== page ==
There is a myth that modern life fills us with toxins and we need to detox or cleanse to remove them.  Unless your liver and kidneys aren't working properly, detoxes are unnecessary.  If you do a detox and reduce fatty foods, alcohol and sugar in your diet then certainly you are likely to feel better in the short term but if you made sustained, small changes to your diet, that is surely more likely to have a long term impact on your health and well-being?  I also worry about the "detox products" out there and the potential for misleading vulnerable consumers.  There's a great article here on debunking detox.

You need a posh exercise recovery drink

I drink milk.  After exercise it's a great idea to have a snack or drink to help your recovery.  There are loads of expensive nutritional drinks and snacks out there specifically for this purpose containing mixtures of water, electrolytes, fat, sugars and protein.  It was after reading an article with Laura Kenny that I considered milk as an option as basically you can't get a better mix of everything you're looking for.  Laura is an Olympic gold cycling medalist and a nutritionist suggested milk as a recovery drink.  I drink it as it is (no sugary milkshake powders added) and have about half a pint after exercise (which costs approx 13p when bought in a 4 pint bottle in most UK supermarkets right now).  Bargain.

Self diagnosed allergies and intolerances 

I believe in food allergies (my son has one) and intolerances do exist but if you think you have one, see a GP and get diagnosed.  It is very possible that you do have an intolerance you've not been diagnosed with, I have seen it happen but I also know of many more people who have self diagnosed.  Hey, it's up to you and if you prefer to avoid certain foods to prevent you putting on weight then that's up to you but that's a lifestyle choice not an intolerance.  It's not surprising that many people will lose weight when on a gluten free diet as they can't eat normal bread, cakes, breakfast cereals etc. and for sure, those foods are not the most healthy foods in the modern diet but it's always worth checking with your doctor as the symptoms you are attributing to your allergy or intolerance may be something else.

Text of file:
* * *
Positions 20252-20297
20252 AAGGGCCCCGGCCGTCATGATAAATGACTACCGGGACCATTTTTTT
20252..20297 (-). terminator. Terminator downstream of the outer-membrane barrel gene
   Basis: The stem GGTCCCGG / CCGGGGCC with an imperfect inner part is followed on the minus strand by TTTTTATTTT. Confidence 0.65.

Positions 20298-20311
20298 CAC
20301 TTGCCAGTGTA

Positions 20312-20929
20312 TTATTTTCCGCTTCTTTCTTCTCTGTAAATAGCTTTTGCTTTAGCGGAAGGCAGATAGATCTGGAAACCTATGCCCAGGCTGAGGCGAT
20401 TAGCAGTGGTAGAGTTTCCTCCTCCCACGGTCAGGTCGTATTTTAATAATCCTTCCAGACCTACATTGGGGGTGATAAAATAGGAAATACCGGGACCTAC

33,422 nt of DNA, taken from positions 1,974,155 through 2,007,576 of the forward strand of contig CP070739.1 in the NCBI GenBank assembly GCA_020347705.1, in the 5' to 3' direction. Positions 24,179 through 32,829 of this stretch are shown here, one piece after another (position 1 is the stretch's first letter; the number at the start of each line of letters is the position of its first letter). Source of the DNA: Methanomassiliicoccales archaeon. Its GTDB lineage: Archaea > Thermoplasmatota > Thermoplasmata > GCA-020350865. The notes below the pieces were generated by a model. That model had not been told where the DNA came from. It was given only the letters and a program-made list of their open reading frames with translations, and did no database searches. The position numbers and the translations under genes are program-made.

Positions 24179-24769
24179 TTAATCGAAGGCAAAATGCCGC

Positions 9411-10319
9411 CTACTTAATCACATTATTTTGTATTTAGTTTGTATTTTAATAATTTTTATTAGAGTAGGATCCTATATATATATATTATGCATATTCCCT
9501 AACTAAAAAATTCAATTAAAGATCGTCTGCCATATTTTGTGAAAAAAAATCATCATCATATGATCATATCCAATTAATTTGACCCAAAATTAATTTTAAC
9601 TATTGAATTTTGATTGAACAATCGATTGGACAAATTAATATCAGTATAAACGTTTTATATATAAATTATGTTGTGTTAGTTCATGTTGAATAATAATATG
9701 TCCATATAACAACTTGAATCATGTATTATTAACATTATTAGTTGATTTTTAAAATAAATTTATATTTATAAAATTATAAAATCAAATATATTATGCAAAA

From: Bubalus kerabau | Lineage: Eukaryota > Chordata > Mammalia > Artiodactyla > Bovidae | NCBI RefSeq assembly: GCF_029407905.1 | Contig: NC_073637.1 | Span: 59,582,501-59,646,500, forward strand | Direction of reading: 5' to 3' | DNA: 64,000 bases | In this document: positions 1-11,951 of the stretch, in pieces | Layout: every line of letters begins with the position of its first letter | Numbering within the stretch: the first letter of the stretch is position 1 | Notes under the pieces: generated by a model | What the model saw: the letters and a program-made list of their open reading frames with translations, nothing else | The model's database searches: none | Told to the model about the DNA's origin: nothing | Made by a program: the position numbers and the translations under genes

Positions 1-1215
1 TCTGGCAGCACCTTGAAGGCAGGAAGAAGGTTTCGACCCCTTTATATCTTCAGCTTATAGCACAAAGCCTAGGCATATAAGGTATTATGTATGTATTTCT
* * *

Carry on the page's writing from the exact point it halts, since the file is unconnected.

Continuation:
Wooden cutting boards are always less hygienic than plastic

There is some interesting research on wooden chopping board hygiene but as with everything on hygiene, cleanability  comes down to condition.  Scored plastic boards are almost impossible to clean, wooden boards are similarly difficult, however, have some natural protection against pathogens but this depends on the loading from the pathogens.  Personally I wouldn't rely on the natural antibacterial effect of the wood.  I do use wooden boards in the home but never use wooden boards for meat (if I'm cutting meat I do so with scissors to avoid cutting into a board) and tend to use a colour coded plastic system for most of my foods.  The take home message from me is that damaged boards are bad because you can't effectively get into the score marks to clean and relying on the natural ability for the wood to kill off the pathogens may work but could be hit and miss depending on loading and how long you wait between uses.  When your boards are damaged, it's best to get some new ones in whether you chose wood or plastic but overall is wood bad?  No, definitely not.

Please note, I am not a dietitian.  If you feel concerned about any nutritional issue, please see a GP or primary health practitioner.


  1. And then there's the 5 second rule.... Cheers from carole's chatter